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A global Robin Hood

Matti Kohonen and Helena Kotkowska on the rise of a new social movement aiming to redistribute wealth through taxing currency transactions.

As a social movement, ATTAC may seem puzzling at first glance. The symbol of the movement is a percentage sign, the name is a technical acronym and ATTAC itself seems to operate as a very loose network, its name cropping up in places ranging from academic literature and parliamentary debates through to mass demonstrations.

Explaining the growth of such a movement is at best tentative, yet it has certainly found common ground in the majority of European countries and beyond, playing a major role in the conferences and workshops at the European Social Forum in Florence.

The initials stand for a name that seems innocuous enough, not even perhaps very interesting - The Association for the Taxation of financial Transactions for the Aid of Citizens - but when ATTAC started in France in 1998, it created a furore. It was inspired by James Tobin's idea for the Tobin Tax, a tax on financial currency transactions. Every day, banks and financial institutions make profits on currency exchanges that range into billions.

Under current legislation, these profits are not taxed. James Tobin proposed that taxing currency transactions would reduce the up-and-down spirals of currencies and reduce the risk of currency crises, such as the Asian Crisis in 1997 to 1998. With the plight of developing countries foremost in mind, ATTAC took this idea one step further and argued that the revenue from this tax should be allocated to worthwhile global goals (hence its double name of the Robin Hood tax).

The European Commission calculated recently that even a modest turnover tax of 0.01% could generate around $20bn per year, effectively adding nearly 50% more to direct foreign aid (or accounting for double the Global AIDS Fund that Kofi Annan proposed at the Millennium Summit of the United Nations, which is still on hold).

From France, ATTAC spread rapidly throughout Europe, including Spain, Sweden, Germany, Finland and Denmark, and now has over 80,000 members. With the growing awareness of the part that financial markets play in the imbalance between the rich North and the developing South, ATTAC's overall aim has grown since the Tobin Tax. It now also campaigns for the abolition of tax havens for reasons of tax evasion, money laundering and criminal activity (including terrorism), and it also campaigns for cancellation of Third World debt and better secured state pensions (effectively abolishing private pension funds). A main campaign being waged at the moment is against GATS.

The General Agreement on Trade in Services (GATS) is a World Trade Organisation (WTO) agreement. Whilst the majority of WTO agreements concern the trade in products, GATS proposes to liberalise the global trade in services, which may include anything from waste disposal to health provision. It aims to increase international trade in services by removing 'unnecessary' restrictions and government regulations that may be 'barriers' to trade. These 'unnecessary' restrictions are usually environmental concerns, regulations ensuring minimum provision of vital utilities like water or electricity, and generally accommodating democratically decided local and national preferences on how these services should be provided.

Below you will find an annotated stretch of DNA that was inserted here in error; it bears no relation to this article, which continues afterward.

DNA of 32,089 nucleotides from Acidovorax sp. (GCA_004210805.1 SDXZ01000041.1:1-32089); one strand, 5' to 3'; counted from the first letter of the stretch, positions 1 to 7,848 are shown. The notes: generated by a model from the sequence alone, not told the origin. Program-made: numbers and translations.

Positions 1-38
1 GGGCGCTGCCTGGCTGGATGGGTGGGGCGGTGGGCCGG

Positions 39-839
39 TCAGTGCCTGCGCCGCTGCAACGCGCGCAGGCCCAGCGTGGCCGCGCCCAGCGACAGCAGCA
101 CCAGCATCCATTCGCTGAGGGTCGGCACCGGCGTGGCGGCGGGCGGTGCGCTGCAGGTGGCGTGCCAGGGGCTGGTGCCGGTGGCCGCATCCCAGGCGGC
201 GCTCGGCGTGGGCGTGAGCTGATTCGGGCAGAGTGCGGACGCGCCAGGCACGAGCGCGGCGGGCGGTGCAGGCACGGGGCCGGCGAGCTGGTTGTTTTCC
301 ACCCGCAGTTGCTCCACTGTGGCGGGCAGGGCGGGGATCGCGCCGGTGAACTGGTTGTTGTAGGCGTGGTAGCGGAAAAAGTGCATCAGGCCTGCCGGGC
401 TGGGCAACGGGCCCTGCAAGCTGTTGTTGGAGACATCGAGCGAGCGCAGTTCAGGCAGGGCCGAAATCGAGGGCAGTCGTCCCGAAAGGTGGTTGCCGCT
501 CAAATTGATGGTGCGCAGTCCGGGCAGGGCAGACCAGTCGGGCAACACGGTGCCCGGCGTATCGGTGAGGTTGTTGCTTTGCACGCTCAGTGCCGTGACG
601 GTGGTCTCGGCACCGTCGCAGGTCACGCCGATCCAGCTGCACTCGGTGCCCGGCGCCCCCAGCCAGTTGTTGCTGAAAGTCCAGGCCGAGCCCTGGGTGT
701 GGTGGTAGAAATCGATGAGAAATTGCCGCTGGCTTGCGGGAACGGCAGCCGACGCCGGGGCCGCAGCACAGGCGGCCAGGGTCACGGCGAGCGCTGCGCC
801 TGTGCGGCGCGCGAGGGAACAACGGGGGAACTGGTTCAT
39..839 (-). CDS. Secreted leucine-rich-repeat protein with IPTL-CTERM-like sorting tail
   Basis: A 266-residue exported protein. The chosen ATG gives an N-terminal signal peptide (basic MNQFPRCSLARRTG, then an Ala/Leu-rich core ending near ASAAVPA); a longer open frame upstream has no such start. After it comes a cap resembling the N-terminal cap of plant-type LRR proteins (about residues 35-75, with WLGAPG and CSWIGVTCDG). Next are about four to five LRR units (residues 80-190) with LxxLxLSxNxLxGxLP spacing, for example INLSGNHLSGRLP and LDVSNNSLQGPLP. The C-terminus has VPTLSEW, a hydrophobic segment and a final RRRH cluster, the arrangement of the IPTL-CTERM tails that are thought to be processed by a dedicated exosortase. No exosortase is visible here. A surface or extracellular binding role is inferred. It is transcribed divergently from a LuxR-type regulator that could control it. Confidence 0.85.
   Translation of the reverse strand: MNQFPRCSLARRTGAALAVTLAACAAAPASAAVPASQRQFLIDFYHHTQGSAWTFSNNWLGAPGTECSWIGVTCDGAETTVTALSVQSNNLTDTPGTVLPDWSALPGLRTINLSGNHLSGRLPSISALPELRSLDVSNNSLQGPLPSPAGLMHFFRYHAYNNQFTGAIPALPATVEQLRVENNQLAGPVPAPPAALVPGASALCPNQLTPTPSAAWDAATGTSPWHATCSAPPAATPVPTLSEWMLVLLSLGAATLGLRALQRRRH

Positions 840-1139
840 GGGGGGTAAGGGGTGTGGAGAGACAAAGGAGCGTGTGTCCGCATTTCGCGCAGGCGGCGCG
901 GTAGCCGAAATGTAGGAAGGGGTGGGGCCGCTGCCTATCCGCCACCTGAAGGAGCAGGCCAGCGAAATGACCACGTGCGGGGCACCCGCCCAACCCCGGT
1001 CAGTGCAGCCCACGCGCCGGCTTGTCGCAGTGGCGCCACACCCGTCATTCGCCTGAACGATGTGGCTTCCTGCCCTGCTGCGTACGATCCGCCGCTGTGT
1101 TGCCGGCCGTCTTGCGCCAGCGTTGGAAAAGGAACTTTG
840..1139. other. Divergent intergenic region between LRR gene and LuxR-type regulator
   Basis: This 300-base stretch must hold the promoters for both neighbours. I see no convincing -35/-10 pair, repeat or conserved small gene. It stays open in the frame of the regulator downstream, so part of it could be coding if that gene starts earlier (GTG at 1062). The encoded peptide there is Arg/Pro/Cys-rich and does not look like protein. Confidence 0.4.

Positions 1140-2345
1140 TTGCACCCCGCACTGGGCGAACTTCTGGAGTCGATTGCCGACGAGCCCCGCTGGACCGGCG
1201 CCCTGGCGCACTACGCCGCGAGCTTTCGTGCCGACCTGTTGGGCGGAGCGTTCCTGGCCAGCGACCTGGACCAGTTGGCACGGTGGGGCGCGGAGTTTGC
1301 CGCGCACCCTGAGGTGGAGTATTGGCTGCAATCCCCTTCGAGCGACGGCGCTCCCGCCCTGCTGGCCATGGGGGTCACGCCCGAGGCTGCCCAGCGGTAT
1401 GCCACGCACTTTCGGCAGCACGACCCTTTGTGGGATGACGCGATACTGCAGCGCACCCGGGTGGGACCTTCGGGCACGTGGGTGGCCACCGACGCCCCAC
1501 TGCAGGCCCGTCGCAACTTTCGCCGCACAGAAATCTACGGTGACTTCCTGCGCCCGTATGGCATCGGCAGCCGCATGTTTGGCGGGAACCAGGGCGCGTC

In January 2002, the ATTAC London local group was founded and one of its first preoccupations was how it should operate in the UK. It was decided to adopt the decentralized model of organisation as used by ATTAC Sweden, which relies on local group co-ordination of campaigns and other activities on a national level. A consensus was therefore reached to first form a network of autonomous local ATTAC groups, and only then to think about creating a national organisation. In this way, the principle of working 'from the bottom up' was adopted as a more effective way of building a participatory and democratic movement.

Local groups can reflect more truthfully the concerns of their members and also give members the opportunity to try out different types of self-organisation and approaches to democracy, as long as they follow the principles of the ATTAC platform. In addition, local groups can concentrate on those issues which interest them most. So ATTAC Jersey, as one would expect, is concentrating on tax havens. Most decisions are made by a process of discussion - either at meetings or via mailing lists, which are archived for the purpose of transparency - and an important tool linking all the groups is the ATTAC Britain website (www.attac.org.uk), as well as an online collaborative editing tool called WIKI, where people can view and contribute to all work in progress.

The explanation for ATTAC's rapid growth in just over four years lies in the fact that the essence of ATTAC is its simplicity and its belief in democracy. Instead of financial flows hiding money in tax havens and making money by crashing central bank reserves, speculating on our pensions and taking interest from the poorest countries' debt, it is citizens, not bankers, who should decide how the economy is shaped, and which industries are to be privatised and how money should be distributed. It is a question of placing the democratic principles of governance before the interests of international finance. As ATTAC says: it is simply about regaining, together, the future of our world.